Thank you for sharing!

Your article was successfully shared with the contacts you provided.
Newark, N.J.-Securities litigation lawyers are battling over plaintiffs’ stepped-up use of confidential witnesses, thanks to a federal statute that forces plaintiffs to allege specific wrongdoing at the pleading stage, which in turn increases their reliance on company insiders for specifics. When a dispute over confidential witnesses surfaces in a shareholder suit, it usually boils down to plaintiffs promising anonymity to informants, usually the defendant company’s current or former employees, in exchange for their take on the alleged fraud. For their part, defendant companies seek dismissals, claiming that anonymity is being used to shield witnesses whose claims don’t stand up. The issue flared up most recently in San Francisco federal court, where securities lawyers alleged sanctionable behavior by their opponents in two suits in the Northern District of California. In one case, In re Exodus Communications, No. 01-2661-MMC, defense lawyers moved to sanction plaintiffs’ lawyer Reed Kathrein of San Diego’s Lerach Coughlin Stoia Geller Rudman & Robbins and his co-counsel after seven confidential witnesses told defense lawyers that the plaintiffs misstated their claims. Lawyers in that suit have been fighting over motions to dismiss since 2001, with the latest spat involving plaintiffs’ witnesses who allegedly gave different testimony to defense counsel than to the plaintiffs’ lawyers. The issue started when defense lawyer David Furbush was able to figure out the identities of several of 12 confidential plaintiffs’ witnesses. In signed declarations provided to the defense, seven of those witnesses allege that plaintiff investigators and attorneys misstated their testimony. Furbush, a partner in O’Melveny & Myers’ Menlo Park, Calif., office, moved to strike the testimony and sought sanctions, but U.S. Magistrate Judge Maria-Elena James declined. In another case, In re CV Therapeutics, No. C-03-3709-SI, the same plaintiffs’ lawyer wants a defense attorney, Latham & Watkins partner Jay Pomerantz, to be held in contempt for alleged disclosure of names of confidential witnesses, in violation of a court order, to get other witnesses to recant statements made to plaintiffs’ lawyers. Emerging phenomenon Under the 1995 Private Securities Litigation Reform Act (PSLRA) and court interpretations of it, plaintiffs must allege specific wrongdoing at the pleading stage to proceed to discovery. Without discovery, their lawyers must often rely on company insiders for specifics. “The value of confidential witnesses to securities lawyers is very high,” said Lawrence Rolnick, chairman of Lowenstein Sandler’s securities litigation and enforcement practice group in Roseland, N.J. “The risks are high on both sides because they have the potential to eliminate the significant procedural safeguards that were imposed by the PSLRA,” he said. “What you really have is a situation where the importance of these confidential witnesses and the effect they can have on companies and economies is huge.” ‘Bet the company’ cases These are “bet the company” cases-high-stakes litigation that threatens the company’s financial health-said Rolnick, whose corporate client list includes Lucent Technologies Inc., Wells Fargo & Co., Credit Suisse First Boston and Salomon Smith Barney. “You’re representing a small company in a suit that would never find its way into the courtroom but for anonymous sources,” Rolnick said. “You can imagine that kind of high-stakes, bet-the-company case where defense lawyers attack lawyers on the other side. Pressure overcomes the collegiality that would otherwise exist. It produces the kind of infighting and personal attacks that you see in California.” Bruce Greenberg, who represents plaintiffs in securities cases, said the recent California cases offer some lessons for lawyers on both sides. “The lesson for plaintiffs is, follow the rule for presuit investigation. For defendants, it’s ‘don’t allow your zeal to allow for intimidating tactics,’ ” said Greenberg of Newark, N.J.’s Lite, DePalma Greenberg & Rivas. “ The bottom line is that the defense often wishes that plaintiffs couldn’t rely on confidential witnesses. But defendants often have the ability to block key facts, and then file a motion to dismiss. It doesn’t level the playing field.”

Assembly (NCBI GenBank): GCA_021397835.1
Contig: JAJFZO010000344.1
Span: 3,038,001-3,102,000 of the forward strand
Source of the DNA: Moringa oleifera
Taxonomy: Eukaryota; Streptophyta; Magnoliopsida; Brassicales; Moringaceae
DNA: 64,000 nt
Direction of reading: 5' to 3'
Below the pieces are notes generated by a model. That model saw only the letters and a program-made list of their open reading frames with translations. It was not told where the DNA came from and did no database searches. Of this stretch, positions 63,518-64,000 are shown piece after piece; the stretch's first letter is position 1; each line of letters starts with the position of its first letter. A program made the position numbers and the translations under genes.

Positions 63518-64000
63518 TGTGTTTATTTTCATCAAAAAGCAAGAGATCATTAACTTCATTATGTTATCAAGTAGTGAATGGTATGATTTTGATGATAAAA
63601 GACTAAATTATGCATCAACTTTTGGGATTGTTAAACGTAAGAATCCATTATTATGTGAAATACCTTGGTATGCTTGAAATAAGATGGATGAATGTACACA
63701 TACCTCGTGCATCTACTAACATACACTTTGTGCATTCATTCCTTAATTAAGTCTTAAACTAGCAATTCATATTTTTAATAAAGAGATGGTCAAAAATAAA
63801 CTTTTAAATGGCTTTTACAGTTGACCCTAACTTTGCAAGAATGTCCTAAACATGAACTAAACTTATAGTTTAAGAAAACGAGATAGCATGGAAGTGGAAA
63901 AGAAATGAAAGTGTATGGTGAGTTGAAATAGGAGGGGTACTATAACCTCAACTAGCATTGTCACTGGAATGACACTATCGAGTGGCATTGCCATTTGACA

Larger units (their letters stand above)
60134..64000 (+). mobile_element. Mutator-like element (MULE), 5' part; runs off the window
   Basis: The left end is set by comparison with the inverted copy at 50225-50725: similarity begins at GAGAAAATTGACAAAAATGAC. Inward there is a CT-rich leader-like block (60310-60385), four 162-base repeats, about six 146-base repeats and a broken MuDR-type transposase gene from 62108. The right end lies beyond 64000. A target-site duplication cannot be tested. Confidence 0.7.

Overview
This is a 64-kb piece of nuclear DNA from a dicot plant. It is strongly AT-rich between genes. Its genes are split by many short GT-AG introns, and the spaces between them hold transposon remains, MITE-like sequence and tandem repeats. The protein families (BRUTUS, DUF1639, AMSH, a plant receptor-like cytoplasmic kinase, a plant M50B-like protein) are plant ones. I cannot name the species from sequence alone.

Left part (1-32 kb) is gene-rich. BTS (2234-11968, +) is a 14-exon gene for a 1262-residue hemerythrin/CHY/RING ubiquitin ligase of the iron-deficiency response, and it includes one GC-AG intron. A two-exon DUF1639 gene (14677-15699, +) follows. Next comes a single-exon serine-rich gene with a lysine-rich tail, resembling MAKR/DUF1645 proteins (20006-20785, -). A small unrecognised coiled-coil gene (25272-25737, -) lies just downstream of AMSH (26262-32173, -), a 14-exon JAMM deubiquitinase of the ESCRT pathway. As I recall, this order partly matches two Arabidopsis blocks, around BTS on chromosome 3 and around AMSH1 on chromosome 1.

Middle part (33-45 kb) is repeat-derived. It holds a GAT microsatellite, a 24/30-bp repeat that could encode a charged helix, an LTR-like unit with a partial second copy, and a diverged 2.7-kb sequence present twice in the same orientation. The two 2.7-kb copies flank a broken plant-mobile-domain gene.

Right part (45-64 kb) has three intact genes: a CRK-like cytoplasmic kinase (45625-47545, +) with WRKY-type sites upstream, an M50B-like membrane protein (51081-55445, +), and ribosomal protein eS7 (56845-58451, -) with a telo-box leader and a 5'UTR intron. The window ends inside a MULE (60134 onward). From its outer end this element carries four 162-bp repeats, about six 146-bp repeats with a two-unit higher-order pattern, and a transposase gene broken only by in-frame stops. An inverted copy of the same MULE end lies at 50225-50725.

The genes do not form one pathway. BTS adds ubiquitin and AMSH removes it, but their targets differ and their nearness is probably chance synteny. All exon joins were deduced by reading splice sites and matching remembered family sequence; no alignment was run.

This content has been archived. It is available through our partners, LexisNexis® and Bloomberg Law.

To view this content, please continue to their sites.

Not a Lexis Advance® Subscriber?
Subscribe Now

Not a Bloomberg Law Subscriber?
Subscribe Now

Why am I seeing this?

LexisNexis® and Bloomberg Law are third party online distributors of the broad collection of current and archived versions of ALM's legal news publications. LexisNexis® and Bloomberg Law customers are able to access and use ALM's content, including content from the National Law Journal, The American Lawyer, Legaltech News, The New York Law Journal, and Corporate Counsel, as well as other sources of legal information.

For questions call 1-877-256-2472 or contact us at [email protected]

Reprints & Licensing
Mentioned in a Law.com story?

License our industry-leading legal content to extend your thought leadership and build your brand.


ALM Legal Publication Newsletters

Sign Up Today and Never Miss Another Story.

As part of your digital membership, you can sign up for an unlimited number of a wide range of complimentary newsletters. Visit your My Account page to make your selections. Get the timely legal news and critical analysis you cannot afford to miss. Tailored just for you. In your inbox. Every day.

Copyright © 2021 ALM Media Properties, LLC. All Rights Reserved.